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New Iowa Map Pits Incumbents Against Each Other

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With Iowa losing a seat in reapportionment, it looks like Rep. Steve King will face a primary challenge to keep a seat in Congress.

Iowa’s first proposed Congressional map for redistricting puts the homes of two different sets of incumbents in the same districts, setting the stage for competitive primaries on both sides of the aisle.

On the surface, Republican Reps. Tom Latham (4th district) and Steve King (5th district) would share a newly drawn 4th district, while Democratic Reps. Bruce Braley (1st district) and Dave Loebsack (2nd district) would share the newly drawn 1st district.

Iowa lost a seat in reapportionment, taking the state from five House seats to four and increasing the likelihood that incumbents would end up in the same district since all five Members appear interested in running for re-election. 

Rep. Leonard Boswell’s 3rd district would shift from Des Moines and areas east to Des Moines and areas west to the Nebraska border. The Democrat’s election could get more difficult because it would include GOP-leaning counties in the southwest corner of the state that currently belong to King.

Loebsack’s Linn County home is in the proposed new 1st district. He also could run in the 2nd district, where no incumbent currently lives. Some of Loebsack’s base is in Johnson County, including the University of Iowa. But apparently Christie Vilsack, wife of former governor and current Agriculture Secretary Tom Vilsack, has a home in the new 2nd. She has suggested she is interested in running for Congress.

District lines in Iowa are drawn by a nonpartisan commission and then are handed over to the Legislature for public hearings and a final vote. The maps cannot be amended, just approved or denied, and it’s unclear whether this map will pass. The first plan was approved in 1991, while it took two tries for lawmakers to approve a second plan in 2001.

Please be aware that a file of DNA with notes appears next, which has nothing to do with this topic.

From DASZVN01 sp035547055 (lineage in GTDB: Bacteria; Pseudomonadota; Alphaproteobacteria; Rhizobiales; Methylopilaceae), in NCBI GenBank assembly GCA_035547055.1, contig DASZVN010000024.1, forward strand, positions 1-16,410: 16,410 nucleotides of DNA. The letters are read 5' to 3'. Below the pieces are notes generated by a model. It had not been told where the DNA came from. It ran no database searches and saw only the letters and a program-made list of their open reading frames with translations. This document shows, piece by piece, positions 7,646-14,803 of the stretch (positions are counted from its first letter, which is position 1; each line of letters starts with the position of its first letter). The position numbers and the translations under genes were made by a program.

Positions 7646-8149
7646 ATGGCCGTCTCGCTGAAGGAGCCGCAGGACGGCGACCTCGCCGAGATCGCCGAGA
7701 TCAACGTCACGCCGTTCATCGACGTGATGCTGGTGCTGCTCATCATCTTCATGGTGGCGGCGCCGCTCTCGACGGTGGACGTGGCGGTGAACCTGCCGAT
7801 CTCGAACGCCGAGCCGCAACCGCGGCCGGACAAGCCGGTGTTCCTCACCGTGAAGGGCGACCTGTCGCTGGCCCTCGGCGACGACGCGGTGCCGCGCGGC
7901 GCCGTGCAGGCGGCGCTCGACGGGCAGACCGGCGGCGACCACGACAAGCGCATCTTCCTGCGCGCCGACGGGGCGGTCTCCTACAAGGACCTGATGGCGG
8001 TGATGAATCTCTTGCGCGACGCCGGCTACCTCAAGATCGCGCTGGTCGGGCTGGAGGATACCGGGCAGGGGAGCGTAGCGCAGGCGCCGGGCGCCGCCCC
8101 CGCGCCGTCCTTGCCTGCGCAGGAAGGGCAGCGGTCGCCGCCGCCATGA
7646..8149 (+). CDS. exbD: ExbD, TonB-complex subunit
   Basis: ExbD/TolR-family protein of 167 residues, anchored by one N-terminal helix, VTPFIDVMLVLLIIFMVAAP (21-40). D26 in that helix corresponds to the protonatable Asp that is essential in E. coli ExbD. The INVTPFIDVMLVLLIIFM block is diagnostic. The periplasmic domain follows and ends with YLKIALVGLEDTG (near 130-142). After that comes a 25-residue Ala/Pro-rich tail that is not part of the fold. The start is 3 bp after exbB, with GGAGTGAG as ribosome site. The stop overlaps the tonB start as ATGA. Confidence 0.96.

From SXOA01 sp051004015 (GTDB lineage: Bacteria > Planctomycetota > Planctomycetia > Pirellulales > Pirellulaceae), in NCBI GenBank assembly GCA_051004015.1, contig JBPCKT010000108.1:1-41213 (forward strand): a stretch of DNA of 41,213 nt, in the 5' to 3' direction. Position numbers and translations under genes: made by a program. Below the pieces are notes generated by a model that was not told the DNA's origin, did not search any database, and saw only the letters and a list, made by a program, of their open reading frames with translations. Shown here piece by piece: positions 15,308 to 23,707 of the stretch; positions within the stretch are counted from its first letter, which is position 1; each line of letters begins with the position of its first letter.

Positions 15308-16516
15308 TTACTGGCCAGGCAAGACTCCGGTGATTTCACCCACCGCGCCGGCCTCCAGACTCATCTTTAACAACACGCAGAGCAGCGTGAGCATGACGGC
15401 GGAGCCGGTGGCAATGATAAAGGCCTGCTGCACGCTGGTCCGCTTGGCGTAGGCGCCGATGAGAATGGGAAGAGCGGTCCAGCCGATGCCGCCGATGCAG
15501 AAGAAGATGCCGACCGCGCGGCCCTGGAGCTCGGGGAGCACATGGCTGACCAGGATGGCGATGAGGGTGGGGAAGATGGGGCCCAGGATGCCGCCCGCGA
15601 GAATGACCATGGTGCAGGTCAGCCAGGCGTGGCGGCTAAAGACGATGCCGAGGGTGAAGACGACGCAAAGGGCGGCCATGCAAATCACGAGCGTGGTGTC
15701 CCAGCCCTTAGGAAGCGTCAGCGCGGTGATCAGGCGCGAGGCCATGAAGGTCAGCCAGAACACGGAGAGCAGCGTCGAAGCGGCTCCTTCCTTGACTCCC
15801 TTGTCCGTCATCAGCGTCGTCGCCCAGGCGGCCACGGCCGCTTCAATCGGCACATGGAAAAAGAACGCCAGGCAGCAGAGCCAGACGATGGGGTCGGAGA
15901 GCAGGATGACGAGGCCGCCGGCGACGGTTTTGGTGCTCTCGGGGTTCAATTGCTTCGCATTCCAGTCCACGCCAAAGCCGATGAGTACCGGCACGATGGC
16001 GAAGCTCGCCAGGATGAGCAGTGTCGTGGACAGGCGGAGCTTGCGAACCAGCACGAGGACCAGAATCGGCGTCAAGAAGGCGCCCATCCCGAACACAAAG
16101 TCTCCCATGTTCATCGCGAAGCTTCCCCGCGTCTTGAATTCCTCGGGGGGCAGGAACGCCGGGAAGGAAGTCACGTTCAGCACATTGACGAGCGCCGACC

A Latham-King primary looks inevitable and would be extremely competitive. King is beloved by the evangelical community while Latham is extremely close with Speaker John Boehner (R-Ohio). Ten years ago, the redistricting commission put Latham’s home in the 4th district but most of his territory in the 5th district. Latham ran and won the 4th while King won the open 5th. 

Both parties are crunching voter registration and electoral results to get a firm grasp on the competitiveness of each district. 

As explained by Mike Glover of the Associated Press in Iowa, the state has a unique system for redrawing districts. Glover reported Wednesday: “The map is prepared by the nonpartisan Legislative Services Agency, which is forbidden by law from considering voter registration numbers or where incumbent lawmakers live. The agency is tasked with making the districts as compact and equal in population as possible.”

Glover reported that if the first map is rejected, the agency has 35 days to prepare a second map, which also cannot be altered. He wrote that if that map is rejected, the agency has another 35 days to prepare a third proposed map, which can be altered. Finally, the Legislature has until Sept. 1 to give the map final approval. If that doesn’t happen, the Iowa Supreme Court will step in.

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